Milk thistle

Silybum marianum (L.) Gaertn.

Compositae

Milk thistle is a large biennial plant, which can reach 1m50 during flowering. Its thistles have strong thorns, its leaves are broad and veined with white streaks. It has a flowering head similar to small artichokes edged with sharp points. A single plant produces several thousand fruits, achenes surmounted by an egret.

Milk thistle is native of the Mediterranean and it is often found in the south of France near homes and roadsides.

A legend tells that the Virgin Mary, while traveling from Judea to Egypt to escape Herod, would have hidden Baby Jesus under a grove of thistles, where she would have breast fed him. The characteristic white veins of the leaves of this species are the remnant of milk drops of the Virgin Mary, hence the name “milk thistle”.

Milk Thistle is a medicinal herb that has been used for a long time to relieve liver disease. The Roman author Pliny the Elder (23-79 AD JC) recommended taking the juice of the plant, mixed with honey, to eliminate excess bile”. In the Middle Ages, it was said that the milk thistle could drive out the “melancholy” that was also called black bile and that was associated with various diseases of hepatic origin. The Italian doctor and botanist Pierandrea Mattioli (1501-1575) indicates that this plant is “specific to unclog the obstructions of the liver and good in case of Jaundice”.

In 1968, molecules belonging to the group of flavanoids named Silymarin were isolated from the plant and have since been considered as the active substance responsible for the therapeutic effects of milk thistle. Studies indicate that silymarin protects liver cells (hepatoprotector), stimulates their regeneration and fights inflammation. The use of silymarin was approved in 1989 to treat hepatic intoxications and, as adjuvant, hepatitis and cirrhosis whatever the causes (viral, toxic, alcoholic, drug).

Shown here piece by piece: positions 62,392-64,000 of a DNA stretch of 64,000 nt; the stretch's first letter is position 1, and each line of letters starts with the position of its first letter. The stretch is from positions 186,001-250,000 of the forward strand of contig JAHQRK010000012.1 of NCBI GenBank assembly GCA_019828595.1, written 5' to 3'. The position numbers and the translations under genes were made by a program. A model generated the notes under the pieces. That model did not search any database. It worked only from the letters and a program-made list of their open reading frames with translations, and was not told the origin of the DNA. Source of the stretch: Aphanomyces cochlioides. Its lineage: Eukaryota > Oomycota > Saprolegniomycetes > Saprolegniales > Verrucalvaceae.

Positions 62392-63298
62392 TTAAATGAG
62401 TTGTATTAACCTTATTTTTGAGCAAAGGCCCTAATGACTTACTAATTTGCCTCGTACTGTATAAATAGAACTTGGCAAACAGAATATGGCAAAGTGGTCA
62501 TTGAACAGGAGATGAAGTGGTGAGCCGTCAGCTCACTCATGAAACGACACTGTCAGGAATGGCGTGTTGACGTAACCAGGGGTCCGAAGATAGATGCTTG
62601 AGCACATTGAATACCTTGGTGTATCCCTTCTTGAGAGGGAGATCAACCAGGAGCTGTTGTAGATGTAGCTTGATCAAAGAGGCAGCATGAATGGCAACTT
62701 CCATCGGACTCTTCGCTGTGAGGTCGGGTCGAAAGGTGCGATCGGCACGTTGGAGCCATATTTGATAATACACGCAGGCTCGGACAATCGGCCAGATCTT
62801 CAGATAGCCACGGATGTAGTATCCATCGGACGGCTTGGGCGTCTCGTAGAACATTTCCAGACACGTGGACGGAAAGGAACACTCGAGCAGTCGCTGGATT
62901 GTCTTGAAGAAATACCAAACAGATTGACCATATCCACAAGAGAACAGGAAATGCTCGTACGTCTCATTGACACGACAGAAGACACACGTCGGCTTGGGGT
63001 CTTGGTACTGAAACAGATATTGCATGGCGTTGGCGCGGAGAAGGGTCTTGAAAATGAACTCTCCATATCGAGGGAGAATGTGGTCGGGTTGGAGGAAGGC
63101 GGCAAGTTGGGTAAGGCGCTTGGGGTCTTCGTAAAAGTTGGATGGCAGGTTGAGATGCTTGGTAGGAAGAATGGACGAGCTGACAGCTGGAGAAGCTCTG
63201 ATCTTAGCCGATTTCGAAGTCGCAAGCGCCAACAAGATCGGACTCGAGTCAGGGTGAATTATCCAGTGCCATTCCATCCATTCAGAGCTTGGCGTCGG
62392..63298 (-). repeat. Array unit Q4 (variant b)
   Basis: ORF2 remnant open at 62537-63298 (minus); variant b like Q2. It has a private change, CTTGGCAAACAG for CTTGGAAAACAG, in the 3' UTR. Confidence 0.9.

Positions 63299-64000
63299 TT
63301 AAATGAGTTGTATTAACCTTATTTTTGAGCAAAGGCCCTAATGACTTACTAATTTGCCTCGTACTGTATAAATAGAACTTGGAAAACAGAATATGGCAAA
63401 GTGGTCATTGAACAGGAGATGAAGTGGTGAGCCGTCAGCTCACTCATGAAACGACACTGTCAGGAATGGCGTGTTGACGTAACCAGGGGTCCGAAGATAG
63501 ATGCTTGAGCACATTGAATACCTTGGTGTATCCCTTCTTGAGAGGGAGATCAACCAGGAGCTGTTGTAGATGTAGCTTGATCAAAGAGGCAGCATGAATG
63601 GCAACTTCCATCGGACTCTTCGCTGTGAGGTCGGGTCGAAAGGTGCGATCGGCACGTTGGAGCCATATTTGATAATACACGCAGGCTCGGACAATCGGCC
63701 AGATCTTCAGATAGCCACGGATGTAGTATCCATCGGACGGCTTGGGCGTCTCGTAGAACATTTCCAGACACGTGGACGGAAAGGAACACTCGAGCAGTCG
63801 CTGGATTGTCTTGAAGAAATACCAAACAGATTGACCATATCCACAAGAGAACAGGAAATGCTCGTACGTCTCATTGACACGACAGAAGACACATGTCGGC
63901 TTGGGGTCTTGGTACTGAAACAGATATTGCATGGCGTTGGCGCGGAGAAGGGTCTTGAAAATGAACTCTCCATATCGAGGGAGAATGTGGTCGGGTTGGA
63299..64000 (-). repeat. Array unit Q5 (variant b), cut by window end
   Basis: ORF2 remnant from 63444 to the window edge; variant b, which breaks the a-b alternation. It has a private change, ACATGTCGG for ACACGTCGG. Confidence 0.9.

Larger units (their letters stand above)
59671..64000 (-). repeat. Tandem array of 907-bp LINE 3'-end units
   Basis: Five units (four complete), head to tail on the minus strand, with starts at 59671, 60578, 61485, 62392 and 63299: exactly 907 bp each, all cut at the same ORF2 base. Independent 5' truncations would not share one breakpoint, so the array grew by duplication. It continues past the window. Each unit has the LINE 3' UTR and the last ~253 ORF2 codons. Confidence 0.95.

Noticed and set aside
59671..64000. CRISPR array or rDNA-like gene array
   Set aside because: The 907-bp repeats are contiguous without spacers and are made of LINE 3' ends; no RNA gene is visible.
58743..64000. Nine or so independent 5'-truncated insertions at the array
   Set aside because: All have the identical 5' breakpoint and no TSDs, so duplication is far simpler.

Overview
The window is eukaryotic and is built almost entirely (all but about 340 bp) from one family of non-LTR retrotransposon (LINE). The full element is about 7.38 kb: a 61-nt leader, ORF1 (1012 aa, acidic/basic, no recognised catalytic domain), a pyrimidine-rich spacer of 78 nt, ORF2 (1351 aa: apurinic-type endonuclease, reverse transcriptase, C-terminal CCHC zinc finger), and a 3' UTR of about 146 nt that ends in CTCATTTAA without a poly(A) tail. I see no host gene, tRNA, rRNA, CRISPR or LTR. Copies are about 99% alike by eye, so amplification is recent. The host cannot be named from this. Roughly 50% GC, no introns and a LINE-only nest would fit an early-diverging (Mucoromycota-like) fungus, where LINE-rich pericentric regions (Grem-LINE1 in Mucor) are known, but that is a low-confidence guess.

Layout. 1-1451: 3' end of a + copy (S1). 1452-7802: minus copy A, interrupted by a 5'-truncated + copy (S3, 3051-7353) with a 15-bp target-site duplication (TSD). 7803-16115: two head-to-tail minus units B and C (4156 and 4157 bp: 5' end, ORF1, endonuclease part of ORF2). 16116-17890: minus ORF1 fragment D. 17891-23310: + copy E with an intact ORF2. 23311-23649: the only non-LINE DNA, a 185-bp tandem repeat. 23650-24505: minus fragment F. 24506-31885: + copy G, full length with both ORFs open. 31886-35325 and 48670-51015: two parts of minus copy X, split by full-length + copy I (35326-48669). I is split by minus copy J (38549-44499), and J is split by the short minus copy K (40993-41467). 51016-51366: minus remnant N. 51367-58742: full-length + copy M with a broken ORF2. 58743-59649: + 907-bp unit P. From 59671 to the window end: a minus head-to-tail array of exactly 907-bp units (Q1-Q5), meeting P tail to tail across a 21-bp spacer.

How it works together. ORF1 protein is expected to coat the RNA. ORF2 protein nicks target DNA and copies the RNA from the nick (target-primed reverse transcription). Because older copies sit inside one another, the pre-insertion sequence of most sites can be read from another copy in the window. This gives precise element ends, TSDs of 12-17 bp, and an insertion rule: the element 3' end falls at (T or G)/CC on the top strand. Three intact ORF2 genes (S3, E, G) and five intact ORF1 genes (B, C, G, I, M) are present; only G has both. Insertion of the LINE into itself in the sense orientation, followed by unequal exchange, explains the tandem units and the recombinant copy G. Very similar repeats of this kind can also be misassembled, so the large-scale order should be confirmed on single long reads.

The whole plant is active but the fruits have the highest concentration of active ingredients.

Milk thistle is also a food plant. The leaves can be eaten like spinach (after removing the spines), young stems like asparagus and flower buds like artichokes of which they share the taste.

Fried milk thistle
Harvest the leaves (with good gloves)
Carefully remove the thorns
Fry in the pan with a little olive oil and shallots
Add some fresh cheese and broken cashews.

Chardon Marie, Silybum marianum (L.) Gaertn.
Chardon Marie, Silybum marianum (L.) Gaertn.
Chardon Marie, Silybum marianum (L.) Gaertn.
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